In the future, rolling blackouts may become more frequent in some countries, and in others, are already a way of everyday life (like in South Africa).
But rolling blackouts are not just subject to developing countries, the can occur in developed countries to.
A few months ago the North American Electric Reliability Corporation (NERC) warned that two-thirds of the U.S. could experience blackouts this summer.
In this article, we take a deep dive into what rolling blackouts are, how they occur, and how we can prepare for them.
Let's get started.
What is a rolling blackout?
Rolling blackouts, also known as rota, rotational load shedding, feeder rotation, rotating outage, rota disconnection or just, load shedding, is a controlled shutdown of electrical power to the grid.
What causes rolling blackouts?
In developing countries
In developing countries, rolling blackouts are a very common occurrence, sometimes taking place on a daily basis. Most of the times, these type of blackouts occur because electricity generation capacity is underfunded or infrastructure is poorly managed. In the country of South Africa multiple periods of rolling blackouts have been experienced.
At first, this was because the countries electricity demand, outgrew the generation, the issue today has only been exacerbated due to aging power infrastructure and overall poor maintenance.
It is important to note, different countries, refer to the phenomena by different names. For example, in Ghana, rolling blackouts are known as Dumsor. In. South Africa, it is known as loadshedding.
In developed countries
In developed countries, rolling blackouts sometime occur due to economic forces at the expense of system reliability. However, most of the time, extreme weather events such as heat waves, earth quakes or winter storms damage the local utilities ability to generate power.
Until the grid is fixed, planned outages must be implemented to meet energy demand.
Who controls the power grid/is responsible for rolling blackouts?
According to Energy.Gov "The Federal government, through the Federal Energy Regulatory Commission, regulates interstate power sales and service. State governments, through their public utility commissions or equivalent, regulate retail electric service as well as facility planning and siting."
How do I know if a rolling blackout is coming?
If you live in a country that experiences frequent rolling blackouts (such as in South Africa) there is likely to be some technology (generally in the form of mobile apps) which can help to warn you of upcoming rotational load shedding.
However, in many cases, these blackouts may occur without warning.
When this happens, many people are left without the convenience of electricity, and must resort back to using gas until the electricity is restored.
How long does a rolling blackout last?
This depends on where you are located but generally depends on the severity of the electricity supply shortfall and the persistence of peak demand.
Rolling blackouts can last for an hour, sometimes 4 or more. Generally, rolling blackouts occur for longer in developing countries.
How should I prepare for rolling blackouts?
There is really on a few ways you can prepare for rolling blackouts, and that is via supplemental energy generation.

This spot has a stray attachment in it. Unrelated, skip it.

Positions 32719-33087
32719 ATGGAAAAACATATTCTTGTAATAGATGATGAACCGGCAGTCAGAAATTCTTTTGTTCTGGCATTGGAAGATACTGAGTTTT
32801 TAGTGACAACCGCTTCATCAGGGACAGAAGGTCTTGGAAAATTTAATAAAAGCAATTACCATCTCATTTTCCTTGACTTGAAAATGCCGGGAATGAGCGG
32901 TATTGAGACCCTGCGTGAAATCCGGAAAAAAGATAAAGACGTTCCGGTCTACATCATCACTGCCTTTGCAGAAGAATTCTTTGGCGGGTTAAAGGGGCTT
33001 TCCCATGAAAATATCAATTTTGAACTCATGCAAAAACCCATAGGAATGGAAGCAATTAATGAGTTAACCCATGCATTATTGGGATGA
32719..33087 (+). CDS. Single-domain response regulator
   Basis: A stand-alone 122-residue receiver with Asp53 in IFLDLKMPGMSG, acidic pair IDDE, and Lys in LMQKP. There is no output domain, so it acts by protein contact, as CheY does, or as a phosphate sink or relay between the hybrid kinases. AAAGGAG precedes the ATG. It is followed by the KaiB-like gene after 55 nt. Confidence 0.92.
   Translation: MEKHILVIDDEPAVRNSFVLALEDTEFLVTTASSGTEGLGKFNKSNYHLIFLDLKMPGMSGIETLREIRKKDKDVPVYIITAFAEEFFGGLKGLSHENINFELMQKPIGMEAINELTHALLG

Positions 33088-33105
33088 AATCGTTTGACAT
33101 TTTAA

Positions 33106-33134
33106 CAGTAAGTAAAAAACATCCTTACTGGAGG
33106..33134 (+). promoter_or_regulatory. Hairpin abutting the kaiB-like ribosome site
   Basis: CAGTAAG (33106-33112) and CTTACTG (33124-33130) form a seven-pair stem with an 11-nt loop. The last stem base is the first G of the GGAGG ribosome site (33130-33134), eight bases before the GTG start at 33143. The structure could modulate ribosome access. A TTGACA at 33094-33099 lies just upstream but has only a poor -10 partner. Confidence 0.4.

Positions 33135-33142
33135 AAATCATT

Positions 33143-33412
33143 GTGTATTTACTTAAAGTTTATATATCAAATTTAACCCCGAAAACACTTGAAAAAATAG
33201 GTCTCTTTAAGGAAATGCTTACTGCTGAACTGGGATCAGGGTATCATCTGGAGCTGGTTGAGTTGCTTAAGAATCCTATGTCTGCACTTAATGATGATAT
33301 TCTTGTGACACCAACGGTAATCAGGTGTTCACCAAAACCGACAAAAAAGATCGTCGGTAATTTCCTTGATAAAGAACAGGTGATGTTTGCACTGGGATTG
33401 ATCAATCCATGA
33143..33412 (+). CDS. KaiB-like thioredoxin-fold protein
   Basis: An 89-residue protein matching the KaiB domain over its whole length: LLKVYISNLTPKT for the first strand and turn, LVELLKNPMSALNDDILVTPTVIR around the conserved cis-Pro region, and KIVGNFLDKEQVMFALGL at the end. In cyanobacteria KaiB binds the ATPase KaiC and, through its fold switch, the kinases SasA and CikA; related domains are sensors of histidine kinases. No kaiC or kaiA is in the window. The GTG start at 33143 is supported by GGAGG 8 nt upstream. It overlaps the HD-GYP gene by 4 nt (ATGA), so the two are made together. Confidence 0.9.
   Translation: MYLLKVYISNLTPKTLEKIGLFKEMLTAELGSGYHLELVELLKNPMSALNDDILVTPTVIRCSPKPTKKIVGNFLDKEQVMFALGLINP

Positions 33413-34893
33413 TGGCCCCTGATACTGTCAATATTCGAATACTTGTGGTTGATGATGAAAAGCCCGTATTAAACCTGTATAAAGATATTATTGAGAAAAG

In other words, you need to produce your own electricity. In a sense, by doing this, you become self reliant, or less reliant on your utility grid for electricity.
A few ways you can produce your own electricity is with:
- Residential solar systems
- Solar generators
- Wind turbines
- Gas generators
Perhaps just as important as energy production, is energy storage. Because, what will you do with all your newly generated energy if you cant use it all?
The quickest/easiest way to get started with energy production/storage, is with solar generators. You can take a look at the few we have on offer here.
What is a solar generator?
A solar generator works by collecting solar energy through solar panels and then storing that energy into its built-in solar battery. An inverter then converts that energy into alternating current (AC power) before it is released for use in home appliances and other electronical devices. When combined, these three components make a fully functioning solar generator.
How does a solar generator work?
Solar generators work by integrating a solar panel, charge controller, a battery system and an inverter into a compact system that is able to convert solar energy into a useable electrical current.
You can learn more about solar generators on this article here.
How can we prevent rolling blackouts?
Most of the time, scheduled rolling blackouts are out of our hands as the public. However, the easiest way for you to help is by reducing your energy demand.
You can do this by:
- Perform energy-demanding tasks during off-peak hours.
- Unplug appliances and electronics that aren’t in use.
- Take steps to improve your home’s energy efficiency (think EnergyStar appliances).
- Invest in smart home technology such as smart thermostats.
For millions of people across the world, rolling blackouts are a frequent occurrence, sometimes happening on the daily.
The best way you or anyone can prepare for them, is through energy self sufficiency.
If you are serious about generating/offsetting 100% of your energy, then a rooftop solar system is recommended. However, if you only aim to combat the rolling blackouts as they occur, a solar generator may be your cheapest most reliable option to date.
We recommend this package to combat rolling blackouts.